data-driven workplace design
27 March, 2024
How data-driven workplace design optimises your office
How doing your research can improve employee wellbeing, maximise the use of your space and future proof your office.

Data is king, isn’t that what we’re told? With more information at our fingertips than ever before, in all our decision-making activities we’re able to act in a way that feels more informed. The same can be said of office design, as long as you know how to use it.

data-drive workplace design

What is data-driven workplace design?

Data-driven workplace design is where we use information on human behaviour and spatial configuration to inform better workplace design.

In 2015, a study by UCL’s Space Syntax Laboratory at the Bartlett School of Architecture, wrote about the benefits of evidence-based and data-driven design in new emerging workplace practices basing design decisions on rigorously collected data. They said:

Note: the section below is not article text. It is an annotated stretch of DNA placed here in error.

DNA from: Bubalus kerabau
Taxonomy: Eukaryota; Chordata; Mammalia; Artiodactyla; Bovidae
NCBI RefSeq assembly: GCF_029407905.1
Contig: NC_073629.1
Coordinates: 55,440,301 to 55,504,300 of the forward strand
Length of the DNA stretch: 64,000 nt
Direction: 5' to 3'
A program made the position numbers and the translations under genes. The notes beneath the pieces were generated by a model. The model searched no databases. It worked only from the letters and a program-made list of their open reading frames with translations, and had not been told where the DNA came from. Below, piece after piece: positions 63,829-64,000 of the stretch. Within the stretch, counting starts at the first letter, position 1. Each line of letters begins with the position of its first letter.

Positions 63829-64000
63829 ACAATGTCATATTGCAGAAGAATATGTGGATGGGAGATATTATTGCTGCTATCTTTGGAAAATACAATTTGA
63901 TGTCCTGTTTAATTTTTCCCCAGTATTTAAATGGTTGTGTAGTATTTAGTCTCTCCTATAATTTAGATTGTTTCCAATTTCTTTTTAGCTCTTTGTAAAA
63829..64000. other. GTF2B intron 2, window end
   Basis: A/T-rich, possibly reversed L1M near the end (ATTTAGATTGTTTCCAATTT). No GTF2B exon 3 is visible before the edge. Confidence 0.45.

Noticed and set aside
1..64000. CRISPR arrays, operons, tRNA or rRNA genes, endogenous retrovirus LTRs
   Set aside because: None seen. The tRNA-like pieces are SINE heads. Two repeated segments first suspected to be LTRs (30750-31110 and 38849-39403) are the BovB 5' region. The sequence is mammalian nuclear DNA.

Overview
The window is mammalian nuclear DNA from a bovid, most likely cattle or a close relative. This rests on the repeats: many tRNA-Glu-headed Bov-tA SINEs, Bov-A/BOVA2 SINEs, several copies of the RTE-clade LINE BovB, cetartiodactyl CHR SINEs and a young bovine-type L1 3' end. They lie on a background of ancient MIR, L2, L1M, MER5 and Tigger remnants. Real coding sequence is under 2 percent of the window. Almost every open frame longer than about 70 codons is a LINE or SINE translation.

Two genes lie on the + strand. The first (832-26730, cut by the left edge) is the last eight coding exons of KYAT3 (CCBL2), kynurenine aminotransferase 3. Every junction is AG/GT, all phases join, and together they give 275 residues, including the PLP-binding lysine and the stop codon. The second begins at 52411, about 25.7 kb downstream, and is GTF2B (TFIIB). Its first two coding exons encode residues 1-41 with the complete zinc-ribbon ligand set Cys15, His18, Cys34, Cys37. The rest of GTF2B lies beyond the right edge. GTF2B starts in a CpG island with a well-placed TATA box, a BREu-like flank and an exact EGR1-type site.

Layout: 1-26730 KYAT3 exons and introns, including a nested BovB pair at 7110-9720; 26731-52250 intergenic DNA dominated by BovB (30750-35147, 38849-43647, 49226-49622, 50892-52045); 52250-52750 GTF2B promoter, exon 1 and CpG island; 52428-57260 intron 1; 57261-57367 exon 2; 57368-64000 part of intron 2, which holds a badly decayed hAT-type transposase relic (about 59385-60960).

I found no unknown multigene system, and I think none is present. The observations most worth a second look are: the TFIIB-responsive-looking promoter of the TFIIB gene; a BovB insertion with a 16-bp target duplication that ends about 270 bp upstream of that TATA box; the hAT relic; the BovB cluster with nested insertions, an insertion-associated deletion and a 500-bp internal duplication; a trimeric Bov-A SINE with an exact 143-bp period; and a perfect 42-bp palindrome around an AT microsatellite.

“Scientists are beginning to discover clearer and recurring patterns that show how the spatial design of a workplace affects staff satisfaction, wellbeing, exchange of information, communication and movement flows.”

This is an approach that has escalated since then, thanks to the proven benefits of data-driven workplace design, from cost to efficacy and staff wellbeing. In the post-pandemic era, where the purpose of the office in a world of hybrid working is ever more important and ever more intentional for each business, the need for an informed, precision approach is that much more important.

Why is data-driven workplace design important?

Understanding everything from user behaviours to energy use, footfall and the different ways people feel, and operate at work are all part of what makes up great office design.

UCL’s research noted: “In the perfect office, workers would be provided with everything they need: sufficient quiet spaces in which to concentrate, team areas in which to collaborate and inspiring social spaces for meeting and exchanging ideas — all balanced appropriately to suit the needs of a business and accommodate workflows.”